In the globalised economy, metropolises are turbocharged engines that are driven by new and powerful forces capable of producing huge wealth, vast iniquities and economic imbalances. To regulate this, economies of metropolises should be planned, structured and nurtured by encompassing the basic principles of diversity and inclusiveness. For this, the planners and decision-makers should have knowledge of the metropolitan economy in all its depth and dimension.
In the case of Chennai it does not appear to be so. The Second Master Plan confesses this: “A comprehensive study of CMA Economy and Employment profile should be taken up to identify the activities and initiatives, both in the formal and informal sectors that can accelerate employment and income generation for the poor and low-income groups.” Thus, there was a vacuum! Perceptions, normally those of external agencies dealing with sectoral interests, fill this kind of vacuum. Chennai seem to have been influenced by the views of National Association of Software and Services Companies (NASSCOM) and Confederation of Indian Industry (CII) – the former representing Information Technology and the latter, large industry and business.
NASSCOM’s assessment was that Chennai had the distinct advantage of Tamil Nadu’s high bandwidth availability. It was also the major corridor to Southern India.
The higher level of literacy and the fine English language pronunciation of the people were drawing huge investment from multinational companies (MNCs).
The comparatively cheaper real estate value in Chennai and availability of ‘large tracts of unutilised land’ was a compelling attraction! According to a study commissioned by CII, “Chennai’s economic boom covered the auto and auto-ancillary industries and is now spreading with the growth of IT/ITeS, banking, retail, healthcare and construction industries.” Chennai’s economy was expected to increase to around $150 billion (Rs 7,50,000 crore) by 2025. “Infrastructure, especially airports, ports, flyovers and real estate, would play a key role, which would bring in a revenue of around $60 billion, followed by IT/IteS $23.16 billion, engineering $15.39 billion, and auto $12.78 billion.” This would lead the growth.
On the other side we had the sobering data of the State Commissionerate of Employment & Training. According to this data, employment of the organised sector in Chennai and Kancheepuram (including Thiruvallur) districts in 2000- 01 was 6,08,762. In 2001-02 when IT joined other activities like manufacturing etc., the figure rose to 6,55,474, an increase of 7.5%. Since then other activities seemed to have been edged out and by 2004-05 the figures declined to 5,91,499, a drop of nearly 10%, which was indeed disturbing.
The ‘IT revolution’ and MNC investments were indeed throwing out diversified employments and was spawning a ‘job-loss growth’, which could cause severe iniquity and socio-economic imbalance in the near future! While the planners recognised the importance of economic growth to realise the main objectives of planning and public policy, such as providing adequate and decent work opportunities, eradicating poverty, reducing disparities and improving the quality of life of people in general, they ironically sought to achieve most of these through the IT-real estate route! Accordingly, the Master Plan gave the ‘Most Favoured Status’ to IT/ITES/BPO industries while paying lip-service to SMEs and making cursory reference to the informal (unorganised) sector. The government went overboard trying to convert Chennai into an IT citadel. IT buildings were allowed within the city in all land use zones except primary residential with 1.5 times more Floor Space Index than other commercial/office buildings.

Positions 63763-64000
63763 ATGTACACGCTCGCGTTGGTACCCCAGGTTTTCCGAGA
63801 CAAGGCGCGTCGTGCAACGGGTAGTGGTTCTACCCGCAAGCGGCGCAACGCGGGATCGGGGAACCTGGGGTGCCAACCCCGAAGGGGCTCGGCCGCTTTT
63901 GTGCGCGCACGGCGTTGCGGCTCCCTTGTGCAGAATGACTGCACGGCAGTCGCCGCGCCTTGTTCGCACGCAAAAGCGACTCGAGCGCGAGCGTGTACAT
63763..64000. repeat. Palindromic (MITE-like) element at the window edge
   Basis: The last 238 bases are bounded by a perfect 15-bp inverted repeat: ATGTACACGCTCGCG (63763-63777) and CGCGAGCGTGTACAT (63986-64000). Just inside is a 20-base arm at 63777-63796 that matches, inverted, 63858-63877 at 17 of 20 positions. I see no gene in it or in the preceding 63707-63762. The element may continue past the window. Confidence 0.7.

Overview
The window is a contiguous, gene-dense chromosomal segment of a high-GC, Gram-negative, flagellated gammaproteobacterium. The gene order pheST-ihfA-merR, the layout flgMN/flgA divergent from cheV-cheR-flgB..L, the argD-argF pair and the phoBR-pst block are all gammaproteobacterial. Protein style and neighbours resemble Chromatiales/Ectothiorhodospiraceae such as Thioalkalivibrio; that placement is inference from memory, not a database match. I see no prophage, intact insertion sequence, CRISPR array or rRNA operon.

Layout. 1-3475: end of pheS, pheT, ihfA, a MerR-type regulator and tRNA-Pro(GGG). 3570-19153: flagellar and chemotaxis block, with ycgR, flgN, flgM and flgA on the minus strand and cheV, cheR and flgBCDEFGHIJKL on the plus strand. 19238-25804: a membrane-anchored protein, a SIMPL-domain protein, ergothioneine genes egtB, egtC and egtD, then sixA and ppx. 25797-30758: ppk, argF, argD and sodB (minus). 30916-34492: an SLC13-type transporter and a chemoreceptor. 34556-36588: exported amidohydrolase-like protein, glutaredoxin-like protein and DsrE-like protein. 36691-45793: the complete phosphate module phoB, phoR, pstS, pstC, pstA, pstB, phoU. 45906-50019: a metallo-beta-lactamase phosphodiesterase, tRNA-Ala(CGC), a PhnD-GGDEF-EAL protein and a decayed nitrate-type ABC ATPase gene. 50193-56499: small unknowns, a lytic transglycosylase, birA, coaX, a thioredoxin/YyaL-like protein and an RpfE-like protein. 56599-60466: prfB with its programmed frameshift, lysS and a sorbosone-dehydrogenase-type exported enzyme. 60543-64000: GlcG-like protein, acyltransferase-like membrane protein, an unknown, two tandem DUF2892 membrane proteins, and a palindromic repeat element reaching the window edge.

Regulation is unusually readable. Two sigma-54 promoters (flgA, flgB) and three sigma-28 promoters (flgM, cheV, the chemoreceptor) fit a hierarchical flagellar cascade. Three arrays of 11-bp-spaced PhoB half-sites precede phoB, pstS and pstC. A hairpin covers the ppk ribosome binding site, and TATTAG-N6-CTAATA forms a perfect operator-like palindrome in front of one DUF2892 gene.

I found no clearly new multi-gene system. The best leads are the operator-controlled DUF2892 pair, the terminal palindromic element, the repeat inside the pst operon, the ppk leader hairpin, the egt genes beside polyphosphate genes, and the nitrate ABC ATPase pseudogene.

There are IT corridors, parks, townships and what is baffling, IT Special Economic Zones right in the city! It was virtually a ‘monoculture’ pursuit of one economic activity catering to high-skilled personnel, allocating to it hugely disproportionate resources like prime land and infrastructure investments.
Today, out of 10 million square-feet of office space lying vacant in Chennai, seven million is IT dedicated and two million is IT SEZ. Lots of land earmarked for IT development is lying unbuilt. No information is available on the jobs created during the ‘IT-boom’ since the government has been secretive and consistently refused to publish a ‘white paper’ despite repeated requests. Present strategies cannot meet the projected demand for new jobs - mostly unskilled and semiskilled – in the in CMA: 10.09 lakh in 2011, 16.70 lakh in 2016, 24.47 lakh in 2021 and 33.99 lakh in 2026! In this situation, Tamil Nadu Industrial Development Corporation has recently proclaimed that the “State Government is planning a special IT industry Economic Zone spanning 1,000 sq km (2,50,000 acres) on the outskirts of Chennai.” The CMDA has neither confirmed nor denied this mega-move on the ‘large tracts of unutilised land’ belonging to farmers. Pray, what is the real agenda?
(THE AUTHOR IS A RETIRED IAS OFFICER)